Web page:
Project Miriam

Many of the talks we’ve been hearing this semester in both our Formation Program and our Women’s Nights have focused around what it means to be a woman of God and how our femininity plays into that. This has naturally brought up some discussions in our community
about vocation, especially for some of our juniors and seniors. Through God’s perfect timing, the Vocations Office in the Austin Diocese offered two day long retreats, one for the men and one for the women, to help people understand what it really means to be called to religious life.

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I went to the retreat for the women, Project Miriam, with Courtney and a few of the women in our Households. We spent the afternoon meeting the various sisters who were there and heard a bit about their communities and way of life. There were about ten different communities represented, and it was beautiful to hear how the Lord had brought them to their vocation to Religious life.

We all went to mass together, spent time in adoration, and heard about Mary’s “yes” at the Annunciation. Before she ever gave her fiat — her yes — Mary gave her ecce — her being. She is
the handmaid of the Lord, and gave herself to Him in her very being before she was ever asked to be His mother at the Annunciation. I was struck by that during adoration and it occurred to me that I want to become the kind of woman who doesn’t just say “Lord, what will you ask from me? Because I’m not sure I’m up to the task…” but rather “Lord, when will you ask me, because I’ve already said yes!”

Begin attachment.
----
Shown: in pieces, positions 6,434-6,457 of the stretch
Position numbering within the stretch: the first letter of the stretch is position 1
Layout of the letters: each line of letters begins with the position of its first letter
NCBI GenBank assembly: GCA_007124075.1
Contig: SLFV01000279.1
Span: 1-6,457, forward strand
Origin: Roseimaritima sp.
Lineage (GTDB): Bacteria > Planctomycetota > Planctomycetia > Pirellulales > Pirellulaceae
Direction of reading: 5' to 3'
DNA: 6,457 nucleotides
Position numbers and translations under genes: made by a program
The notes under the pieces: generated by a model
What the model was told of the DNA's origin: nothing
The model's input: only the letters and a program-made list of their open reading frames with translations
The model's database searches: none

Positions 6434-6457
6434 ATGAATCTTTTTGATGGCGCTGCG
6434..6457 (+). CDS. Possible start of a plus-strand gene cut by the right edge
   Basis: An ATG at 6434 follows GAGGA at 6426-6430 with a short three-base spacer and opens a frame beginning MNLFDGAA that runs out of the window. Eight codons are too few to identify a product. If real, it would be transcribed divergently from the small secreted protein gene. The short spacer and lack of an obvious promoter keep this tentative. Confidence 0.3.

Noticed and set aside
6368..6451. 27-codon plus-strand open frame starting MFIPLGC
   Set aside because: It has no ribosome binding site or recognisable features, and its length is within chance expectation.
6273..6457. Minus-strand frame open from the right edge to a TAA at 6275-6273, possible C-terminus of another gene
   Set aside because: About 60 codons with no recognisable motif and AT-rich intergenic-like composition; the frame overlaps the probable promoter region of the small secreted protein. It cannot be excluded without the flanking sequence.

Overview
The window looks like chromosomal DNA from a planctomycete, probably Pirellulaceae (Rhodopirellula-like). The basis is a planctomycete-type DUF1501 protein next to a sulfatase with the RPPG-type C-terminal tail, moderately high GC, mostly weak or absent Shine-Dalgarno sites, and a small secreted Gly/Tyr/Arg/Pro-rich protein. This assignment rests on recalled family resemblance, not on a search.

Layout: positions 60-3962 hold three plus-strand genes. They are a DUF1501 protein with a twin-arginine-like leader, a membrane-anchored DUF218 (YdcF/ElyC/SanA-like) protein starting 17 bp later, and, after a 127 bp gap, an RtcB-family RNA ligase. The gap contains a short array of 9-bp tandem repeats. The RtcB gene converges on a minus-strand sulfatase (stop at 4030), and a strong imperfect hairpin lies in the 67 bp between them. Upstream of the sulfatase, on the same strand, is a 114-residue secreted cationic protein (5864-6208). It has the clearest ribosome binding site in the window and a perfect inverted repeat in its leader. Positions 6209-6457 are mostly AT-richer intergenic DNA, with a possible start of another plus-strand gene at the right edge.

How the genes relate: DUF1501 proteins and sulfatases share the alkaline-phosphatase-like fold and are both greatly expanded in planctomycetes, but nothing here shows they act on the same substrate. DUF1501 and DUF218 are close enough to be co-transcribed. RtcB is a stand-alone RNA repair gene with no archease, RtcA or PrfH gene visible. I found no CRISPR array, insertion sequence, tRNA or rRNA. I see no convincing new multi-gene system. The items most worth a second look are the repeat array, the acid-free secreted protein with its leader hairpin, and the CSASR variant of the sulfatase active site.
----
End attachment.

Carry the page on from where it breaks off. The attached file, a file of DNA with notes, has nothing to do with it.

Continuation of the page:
It was incredible to be able to spend time with the sisters and the women from our Households. I went to brunch with the women the next morning and it was neat to hear how the experience had been for each of them. Most of us are unsure at this point where the Lord is calling us when it comes to vocation, but I saw how He’s been opening their hearts to the possibility of Religious life. Spending time with the sisters had helped many of them break down fears and misconceptions about life as a sister.

A few of us are continuing the openness the Lord has begun by going on a weekend-long retreat for discernment. I pray this will bring peace and clarity for each of us, and an increased
trust in the One who desires to satisfy us.

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Fan Into Flame

“I remind you to fan into flame the gift of God that is within you through the laying on of my hands; for God did not give us a spirit of timidity but a spirit of power and love and self-control.”

2 Tim. 1:6-7

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The very first weekend of February was our big Spring retreat called Fan Into Flame. We had over 70 students join us out in Caldwell, TX at Crossroads Retreat Center for a weekend full of incredible talks, testimonies, good community, and plenty of time for prayer. This retreat was focused on leading students into a deeper relationship with the Lord. Many of the talks were built around what it means to put Jesus at the center of our lives, and ranged from discussions on reconciliation and worship to receiving the gifts of the Holy Spirit.